Kids - at least my kids - just can’t seem to do certain things.
They can’t turn off a flashlight before setting it down. They can’t put their shoes in the same place twice. And they can’t forget even the slightest promise I make.
“But you said!” they remind me.
This time of year, I’m reminded of another thing kids can’t do: they can’t not believe.
Since the world is bigger than they, kids assume there’s a world beyond them. Hence, the magic of Christmas.
A few years ago, we introduced our gang to The Elf on the Shelf. It was actually the Spanish version, Una Tradición Navideña. Bed, Bath & Beyond was out of the English version. The language barrier wasn’t a problem. The kids got the point.
For those farther behind than I, “The Elf on the Shelf” is a book that came out in 2005. It comes with an accompanying elf doll. Once you read the book, the elf appears in a different corner of the house each day to help Santa keep an eye on things.
Technically speaking, the elf flies to the North Pole each night and returns to a different place in the house the following morning. It’s fun to explore the house looking for where it landed.
Our elf is a female named Valeria. She has shown up in glass cabinets, on ledges, in stockings and on Christmas tree branches. Once, she appeared on a ceiling fan blade that got accidentally turned on.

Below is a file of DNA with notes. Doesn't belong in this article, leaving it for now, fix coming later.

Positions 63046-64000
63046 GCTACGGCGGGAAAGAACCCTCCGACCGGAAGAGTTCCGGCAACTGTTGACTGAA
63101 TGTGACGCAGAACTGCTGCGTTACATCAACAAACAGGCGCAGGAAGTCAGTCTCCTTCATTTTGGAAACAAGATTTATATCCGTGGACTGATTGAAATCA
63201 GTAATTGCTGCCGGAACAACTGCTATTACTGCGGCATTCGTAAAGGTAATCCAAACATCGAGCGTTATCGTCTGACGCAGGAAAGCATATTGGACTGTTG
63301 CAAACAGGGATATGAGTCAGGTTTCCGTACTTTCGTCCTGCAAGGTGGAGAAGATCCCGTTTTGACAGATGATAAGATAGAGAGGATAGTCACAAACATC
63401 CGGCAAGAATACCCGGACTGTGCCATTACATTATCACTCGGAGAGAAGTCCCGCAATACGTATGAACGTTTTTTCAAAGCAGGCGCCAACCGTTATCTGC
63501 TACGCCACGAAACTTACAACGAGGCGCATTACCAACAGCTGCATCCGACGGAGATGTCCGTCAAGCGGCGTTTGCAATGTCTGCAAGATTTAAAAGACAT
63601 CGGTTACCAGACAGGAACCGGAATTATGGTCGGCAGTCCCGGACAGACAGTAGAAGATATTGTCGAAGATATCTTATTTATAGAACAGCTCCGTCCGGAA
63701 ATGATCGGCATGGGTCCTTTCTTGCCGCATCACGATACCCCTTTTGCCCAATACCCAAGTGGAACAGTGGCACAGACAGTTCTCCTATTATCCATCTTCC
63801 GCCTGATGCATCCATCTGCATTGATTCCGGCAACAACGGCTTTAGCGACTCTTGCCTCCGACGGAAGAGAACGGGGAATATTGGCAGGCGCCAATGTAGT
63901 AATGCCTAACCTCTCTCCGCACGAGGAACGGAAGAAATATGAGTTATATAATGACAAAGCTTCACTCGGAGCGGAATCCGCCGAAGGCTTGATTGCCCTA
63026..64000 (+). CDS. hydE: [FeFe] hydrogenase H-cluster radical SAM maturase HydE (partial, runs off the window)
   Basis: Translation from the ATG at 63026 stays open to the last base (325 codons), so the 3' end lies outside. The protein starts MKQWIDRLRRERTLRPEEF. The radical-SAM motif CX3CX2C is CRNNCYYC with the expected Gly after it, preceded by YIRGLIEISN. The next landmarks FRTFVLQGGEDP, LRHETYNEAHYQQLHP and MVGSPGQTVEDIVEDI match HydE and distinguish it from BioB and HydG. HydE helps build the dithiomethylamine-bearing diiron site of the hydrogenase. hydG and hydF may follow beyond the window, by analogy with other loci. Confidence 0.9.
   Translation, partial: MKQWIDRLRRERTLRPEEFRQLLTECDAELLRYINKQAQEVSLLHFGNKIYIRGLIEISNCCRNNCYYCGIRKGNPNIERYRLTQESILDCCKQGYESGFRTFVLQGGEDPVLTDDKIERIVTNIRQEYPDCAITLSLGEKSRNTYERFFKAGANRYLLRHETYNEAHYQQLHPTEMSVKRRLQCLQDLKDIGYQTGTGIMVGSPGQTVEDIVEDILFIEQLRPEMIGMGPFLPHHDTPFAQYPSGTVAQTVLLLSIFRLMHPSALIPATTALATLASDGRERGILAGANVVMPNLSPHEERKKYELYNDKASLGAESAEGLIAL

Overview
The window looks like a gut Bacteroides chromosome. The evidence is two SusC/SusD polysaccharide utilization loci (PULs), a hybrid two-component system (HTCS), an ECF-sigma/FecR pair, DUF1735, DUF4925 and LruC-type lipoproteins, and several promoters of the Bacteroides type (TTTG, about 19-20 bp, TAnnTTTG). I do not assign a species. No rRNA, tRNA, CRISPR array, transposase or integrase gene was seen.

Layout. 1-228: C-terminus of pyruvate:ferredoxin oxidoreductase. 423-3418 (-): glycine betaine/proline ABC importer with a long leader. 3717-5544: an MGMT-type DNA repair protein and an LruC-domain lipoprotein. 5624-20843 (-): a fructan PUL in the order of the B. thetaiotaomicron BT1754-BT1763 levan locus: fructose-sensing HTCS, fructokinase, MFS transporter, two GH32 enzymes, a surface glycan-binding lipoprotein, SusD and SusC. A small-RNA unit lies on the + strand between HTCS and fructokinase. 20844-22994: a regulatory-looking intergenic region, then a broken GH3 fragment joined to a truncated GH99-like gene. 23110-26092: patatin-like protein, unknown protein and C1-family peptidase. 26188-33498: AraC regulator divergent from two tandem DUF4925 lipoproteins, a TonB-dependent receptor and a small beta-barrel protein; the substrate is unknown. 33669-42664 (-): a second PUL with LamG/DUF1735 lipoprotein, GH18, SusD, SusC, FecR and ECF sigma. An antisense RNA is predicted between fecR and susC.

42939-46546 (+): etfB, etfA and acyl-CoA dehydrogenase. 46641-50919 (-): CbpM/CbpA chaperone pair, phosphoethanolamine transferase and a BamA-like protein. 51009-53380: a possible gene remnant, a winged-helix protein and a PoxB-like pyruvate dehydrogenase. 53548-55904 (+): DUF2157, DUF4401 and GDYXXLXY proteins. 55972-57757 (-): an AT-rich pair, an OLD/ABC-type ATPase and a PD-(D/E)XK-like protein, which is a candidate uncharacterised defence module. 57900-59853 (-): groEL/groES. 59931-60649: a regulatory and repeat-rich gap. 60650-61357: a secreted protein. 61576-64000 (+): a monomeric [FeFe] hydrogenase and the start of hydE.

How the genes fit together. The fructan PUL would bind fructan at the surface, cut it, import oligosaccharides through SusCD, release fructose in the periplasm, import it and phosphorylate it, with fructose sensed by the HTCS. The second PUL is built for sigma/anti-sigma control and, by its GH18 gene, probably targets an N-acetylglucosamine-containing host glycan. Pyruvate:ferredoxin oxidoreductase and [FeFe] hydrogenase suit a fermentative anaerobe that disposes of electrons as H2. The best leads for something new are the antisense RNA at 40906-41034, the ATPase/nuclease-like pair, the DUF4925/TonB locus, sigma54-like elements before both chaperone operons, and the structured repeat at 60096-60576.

We carefully wrapped the fallen elf in a towel and repositioned her in a stable place at a lower elevation.
You’re not supposed to touch Valeria. If you do, The Elf on the Shelf website gives recommendations to help your elf get its magic back: write an apology, sprinkle cinnamon or sing a carol with your family.
The website also explains what might have happened if your elf returns from its overnight trip to the North Pole and lands in the same place it landed the day before:
1. It’s the elf’s favorite spot.
2. The spot has a great view.
3. The elf is preparing for a really special surprise the next day.
4. The elf ate too many cookies at the North Pole and was too tired to move.
5. The elf did move - work on your observation skills!
The web site makes no mention of a correlation to a parent’s exhaustion level.
No matter the peculiarity of Valeria’s movements, or lack thereof, my kids are still convinced of her magical powers. I can’t make them not believe any more than a grungy mall Santa can make them not believe.
This phrase captures a child’s resilience to doubt, “All things are possible for him who believes.”
In hearing the Christmas story again this year, I was struck by another angle of the impossible made possible.
There were actually two miraculous births: Jesus, born to a virgin, and John, born to a barren woman.
Whether we’re before our prime and scared, or past our prime and sad, the message is the same: God is in the impossible. Believe!